Measuring Two Decades of Urban Spatial Structure: The Evolution of Agglomeration Economies in American Metros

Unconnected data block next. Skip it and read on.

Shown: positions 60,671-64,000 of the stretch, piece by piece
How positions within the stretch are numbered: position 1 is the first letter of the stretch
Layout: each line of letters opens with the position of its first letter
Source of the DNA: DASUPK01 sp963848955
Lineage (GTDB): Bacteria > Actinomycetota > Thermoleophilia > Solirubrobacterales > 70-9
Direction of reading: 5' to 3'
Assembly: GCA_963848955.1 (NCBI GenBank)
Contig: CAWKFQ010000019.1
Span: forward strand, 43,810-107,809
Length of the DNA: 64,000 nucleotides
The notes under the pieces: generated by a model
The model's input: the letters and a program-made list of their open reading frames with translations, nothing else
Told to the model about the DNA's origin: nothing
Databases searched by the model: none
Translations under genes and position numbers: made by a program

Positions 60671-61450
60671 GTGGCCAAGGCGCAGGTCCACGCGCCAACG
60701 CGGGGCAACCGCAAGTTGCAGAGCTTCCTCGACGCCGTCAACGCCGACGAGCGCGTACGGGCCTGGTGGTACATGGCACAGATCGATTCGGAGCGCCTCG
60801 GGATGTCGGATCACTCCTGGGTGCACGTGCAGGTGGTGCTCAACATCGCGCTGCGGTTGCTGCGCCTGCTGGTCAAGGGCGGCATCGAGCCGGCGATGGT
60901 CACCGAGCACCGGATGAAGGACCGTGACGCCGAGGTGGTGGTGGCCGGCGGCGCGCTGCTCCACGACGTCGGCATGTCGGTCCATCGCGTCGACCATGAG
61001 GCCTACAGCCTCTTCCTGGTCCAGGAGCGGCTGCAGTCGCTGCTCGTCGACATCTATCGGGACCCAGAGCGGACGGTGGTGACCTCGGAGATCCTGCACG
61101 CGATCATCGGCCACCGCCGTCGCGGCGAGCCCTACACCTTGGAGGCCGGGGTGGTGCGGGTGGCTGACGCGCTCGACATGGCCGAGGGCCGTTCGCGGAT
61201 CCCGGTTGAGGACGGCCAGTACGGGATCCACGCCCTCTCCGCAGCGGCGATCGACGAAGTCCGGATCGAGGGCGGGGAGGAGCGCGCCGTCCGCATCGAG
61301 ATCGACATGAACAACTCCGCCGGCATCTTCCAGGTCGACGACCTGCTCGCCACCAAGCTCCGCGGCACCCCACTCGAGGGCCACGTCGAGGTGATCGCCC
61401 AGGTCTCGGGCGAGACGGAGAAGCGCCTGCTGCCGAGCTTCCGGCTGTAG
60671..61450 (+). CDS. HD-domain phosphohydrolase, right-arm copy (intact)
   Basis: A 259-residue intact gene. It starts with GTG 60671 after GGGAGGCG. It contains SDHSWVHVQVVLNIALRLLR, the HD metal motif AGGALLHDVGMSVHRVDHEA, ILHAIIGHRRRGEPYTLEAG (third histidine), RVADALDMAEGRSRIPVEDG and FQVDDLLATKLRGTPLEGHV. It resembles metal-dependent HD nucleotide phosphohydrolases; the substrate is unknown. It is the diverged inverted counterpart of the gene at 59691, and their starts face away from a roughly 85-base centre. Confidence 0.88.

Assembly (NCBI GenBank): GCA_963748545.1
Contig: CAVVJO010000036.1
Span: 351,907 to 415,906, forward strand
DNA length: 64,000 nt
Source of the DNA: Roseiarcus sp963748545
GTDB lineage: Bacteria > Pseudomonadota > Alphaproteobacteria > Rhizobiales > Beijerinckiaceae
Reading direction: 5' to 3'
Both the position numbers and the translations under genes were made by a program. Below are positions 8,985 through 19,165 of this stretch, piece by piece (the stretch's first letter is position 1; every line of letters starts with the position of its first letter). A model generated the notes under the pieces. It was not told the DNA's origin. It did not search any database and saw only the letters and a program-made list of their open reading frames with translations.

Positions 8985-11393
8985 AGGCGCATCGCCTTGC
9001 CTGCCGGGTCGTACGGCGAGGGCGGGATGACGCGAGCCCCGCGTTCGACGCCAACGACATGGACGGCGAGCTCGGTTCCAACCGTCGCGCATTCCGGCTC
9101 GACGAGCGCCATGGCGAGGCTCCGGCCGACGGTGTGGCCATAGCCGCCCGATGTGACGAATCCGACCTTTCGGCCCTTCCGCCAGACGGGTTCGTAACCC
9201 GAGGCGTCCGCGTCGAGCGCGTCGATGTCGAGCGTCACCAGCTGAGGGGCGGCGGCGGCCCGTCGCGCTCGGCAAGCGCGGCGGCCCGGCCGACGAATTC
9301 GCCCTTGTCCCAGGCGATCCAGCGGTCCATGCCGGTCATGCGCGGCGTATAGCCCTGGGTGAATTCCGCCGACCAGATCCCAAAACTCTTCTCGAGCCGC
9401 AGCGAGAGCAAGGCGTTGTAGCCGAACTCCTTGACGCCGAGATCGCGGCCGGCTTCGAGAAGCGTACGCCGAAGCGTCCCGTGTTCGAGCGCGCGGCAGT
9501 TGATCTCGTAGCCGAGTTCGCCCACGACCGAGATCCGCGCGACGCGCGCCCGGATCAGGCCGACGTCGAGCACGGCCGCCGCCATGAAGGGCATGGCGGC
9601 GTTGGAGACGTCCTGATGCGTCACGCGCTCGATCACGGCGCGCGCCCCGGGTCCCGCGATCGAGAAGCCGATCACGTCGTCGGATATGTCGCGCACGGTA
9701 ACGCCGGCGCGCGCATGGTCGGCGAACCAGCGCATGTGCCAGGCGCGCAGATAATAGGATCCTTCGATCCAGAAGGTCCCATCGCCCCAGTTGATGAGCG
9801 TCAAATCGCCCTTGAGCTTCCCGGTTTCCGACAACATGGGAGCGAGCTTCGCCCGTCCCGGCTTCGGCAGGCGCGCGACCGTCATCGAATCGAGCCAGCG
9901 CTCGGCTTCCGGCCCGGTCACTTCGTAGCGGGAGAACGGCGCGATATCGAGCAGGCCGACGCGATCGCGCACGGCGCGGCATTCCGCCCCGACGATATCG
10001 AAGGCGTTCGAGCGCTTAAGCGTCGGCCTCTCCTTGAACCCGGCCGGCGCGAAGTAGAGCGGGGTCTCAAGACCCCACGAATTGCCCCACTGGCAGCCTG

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In this paper we examine the evolution of urban spatial structure in U.S. metropolitan areas over nearly two decades. Using annual block-level data from the Longitudinal Employment Household Dynamics database, we introduce a technique for identifying regional employment centers that both adheres to urban economic theory and pays homage to classic contributions in local spatial statistics. Centers are defined as local spatial statistical outliers on the network-based job accessibility surface. We proceed by identifying the location and employment makeup of centers for each metropolitan region in the USA from 2002 to 2019 and discuss emergent trends across time and space. Critically, we not only explore empirical patterns, but we discuss the relationship between polycentricity, the evolution of urbanization and localization economies, and regional specialization. We confirm again the pattern of polycentricity in U.S. metros and show that the structure of metropolitan employment is largely stable over time. We also document a continuing trend away from urbanization economies into more specialized subcenters.